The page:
"This is my gluten-free spin on uppittu or upma, a savory South Indian semolina breakfast or light snack," Agrawal said. "In Kannada, uppu means 'salt' and hittu means 'flour,' so uppittu roughly translates to 'salted flour' and is sometimes referred to as upma. In place of Indian semolina flour or farina, I use polenta and pair it with crunchy spring vegetables and traditional flavors of black mustard seeds, curry leaves, chile, coconut, and lemon."
"Feel free to substitute other vegetables like potato, green bell pepper, onion, grated carrot, peas, or tomatoes," she added. "Uppittu is usually served with a pat of butter or yogurt and hot pickle and sometimes a topping of fried cashews. In the past, I have used cooked quinoa or couscous in this recipe in place of polenta, so feel free to experiment with different grains as well."
Serves 3 or 4
- 1/2 cup unsweetened grated coconut (fresh, frozen, or dried)
- 1 teaspoon salt, plus more for sprinking
- 1 cup polenta* or medium or coarsely ground cornmeal (if using quick-cooking polenta, adjust cooking time accordingly)
- 2 tablespoons unsalted butter
- 8 ounces asparagus, tough parts of spears broken off
- 1⁄2 cup snap peas, trimmed
- and stringed
- 1 1⁄2 tablespoons coconut oil
- 1 teaspoon black mustard seeds
- 1⁄2 teaspoon chana dal
- 1 teaspoon urad dal
- 5 or 6 fresh curry leaves
- 1⁄2-inch piece fresh ginger, peeled and grated
- 1 Indian green chile or serrano chile, finely chopped
- 2 or 3 scallions or seasonal ramps, both white and green parts, chopped
- 1⁄4 teaspoon turmeric powder
- 4 or 5 red radishes, trimmed and quartered
- Juice of half a lemon (about 1 1⁄2 tablespoons), plus more as needed
- 2 tablespoons chopped cilantro leaves
- Plain yogurt or butter
- Hot pickle or Brooklyn Delhi achaar
Thaw frozen coconut or place dried coconut in a little hot water to plump it up.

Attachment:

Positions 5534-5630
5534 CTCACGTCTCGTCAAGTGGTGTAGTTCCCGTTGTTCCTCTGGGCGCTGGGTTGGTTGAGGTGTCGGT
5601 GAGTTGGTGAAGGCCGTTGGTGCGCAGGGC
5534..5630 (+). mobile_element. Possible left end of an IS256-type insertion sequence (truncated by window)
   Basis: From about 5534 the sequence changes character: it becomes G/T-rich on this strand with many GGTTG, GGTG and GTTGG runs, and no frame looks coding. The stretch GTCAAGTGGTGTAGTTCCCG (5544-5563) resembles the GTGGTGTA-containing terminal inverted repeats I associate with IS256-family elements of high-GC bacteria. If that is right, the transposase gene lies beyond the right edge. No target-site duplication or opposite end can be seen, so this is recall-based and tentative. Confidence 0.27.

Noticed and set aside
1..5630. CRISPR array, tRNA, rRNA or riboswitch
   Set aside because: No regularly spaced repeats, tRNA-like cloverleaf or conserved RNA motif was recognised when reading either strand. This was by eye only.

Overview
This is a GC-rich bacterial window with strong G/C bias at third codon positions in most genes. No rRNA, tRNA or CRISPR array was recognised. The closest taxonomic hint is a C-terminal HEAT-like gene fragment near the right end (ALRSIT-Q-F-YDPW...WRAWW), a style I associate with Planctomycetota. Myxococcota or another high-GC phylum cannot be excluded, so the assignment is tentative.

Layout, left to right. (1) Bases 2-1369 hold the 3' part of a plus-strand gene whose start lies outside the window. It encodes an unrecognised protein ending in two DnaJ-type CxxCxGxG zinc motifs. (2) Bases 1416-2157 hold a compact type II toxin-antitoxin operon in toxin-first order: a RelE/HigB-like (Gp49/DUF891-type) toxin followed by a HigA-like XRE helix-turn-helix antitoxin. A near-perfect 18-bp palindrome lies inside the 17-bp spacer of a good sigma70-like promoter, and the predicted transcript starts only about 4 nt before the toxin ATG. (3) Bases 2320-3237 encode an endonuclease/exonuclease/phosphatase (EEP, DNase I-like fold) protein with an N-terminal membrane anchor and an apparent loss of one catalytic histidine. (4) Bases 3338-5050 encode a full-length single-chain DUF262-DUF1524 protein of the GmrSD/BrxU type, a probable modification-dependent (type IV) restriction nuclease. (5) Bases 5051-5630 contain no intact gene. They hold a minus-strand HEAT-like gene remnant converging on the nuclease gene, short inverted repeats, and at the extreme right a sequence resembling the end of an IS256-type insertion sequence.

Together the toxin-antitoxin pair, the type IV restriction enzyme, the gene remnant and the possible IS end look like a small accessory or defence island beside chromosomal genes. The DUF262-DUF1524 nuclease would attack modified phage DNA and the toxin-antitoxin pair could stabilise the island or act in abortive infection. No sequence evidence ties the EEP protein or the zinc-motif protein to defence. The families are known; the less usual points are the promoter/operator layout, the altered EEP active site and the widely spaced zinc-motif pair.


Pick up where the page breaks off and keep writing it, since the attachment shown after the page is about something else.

Bring 4 cups water to a boil in a saucepan, and add the salt. Turn the heat to low and slowly whisk in the polenta until there are no lumps. Cook the polenta, partially covered, for 30 minutes, whisk-ing it well every few minutes. When cooked, the polenta should look creamy. Add the butter and coconut and mix well. The polenta should become fluffy and lighter in color when you do this.
While the polenta is cooking, cut the asparagus into 1-inch pieces on the diagonal. Cut the snap peas into 1-inch pieces on the diagonal. Put the oil in a wok over medium heat. When the oil is hot and shimmering, add one black mustard seed. When the seed sizzles and pops, add the rest of the mustard seeds. Keep a lid handy to cover the pan while the mustard seeds are popping. When the popping starts to subside (a few seconds), immediately add the chana dal and urad dal. Stir to coat with oil and turn the heat to medium-low.
Continue to stir the dals so they evenly roast, until they turn a reddish golden brown and smell nutty, less than a minute. Rub the curry leaves between your fingers a little to release their natural oils, and drop them, the ginger, and green chile into the oil. Cover immediately, as moisture from the curry leaves will cause the oil to spatter. Then stir to evenly coat everything with oil and continue to fry until the ginger and chile are less raw, 10 to 15 seconds.
Add the scallions and turmeric powder. Stir-fry for 1 minute on medium heat. Mix in the asparagus, snap peas, and radishes with a sprinkling of salt. Stir-fry the vegetables over high heat until tender but still crisp and just cooked through, about 3 minutes. During cooking, if the pan is looking dry, add a little water to it. Turn off the heat. Mix in the lemon juice and chopped cilantro. Taste for salt and lemon juice and adjust as needed.
Serve the polenta hot, topped with the vegetables, a dollop of plain yogurt, and a spoonful of hot pickle or Brooklyn Delhi achaar.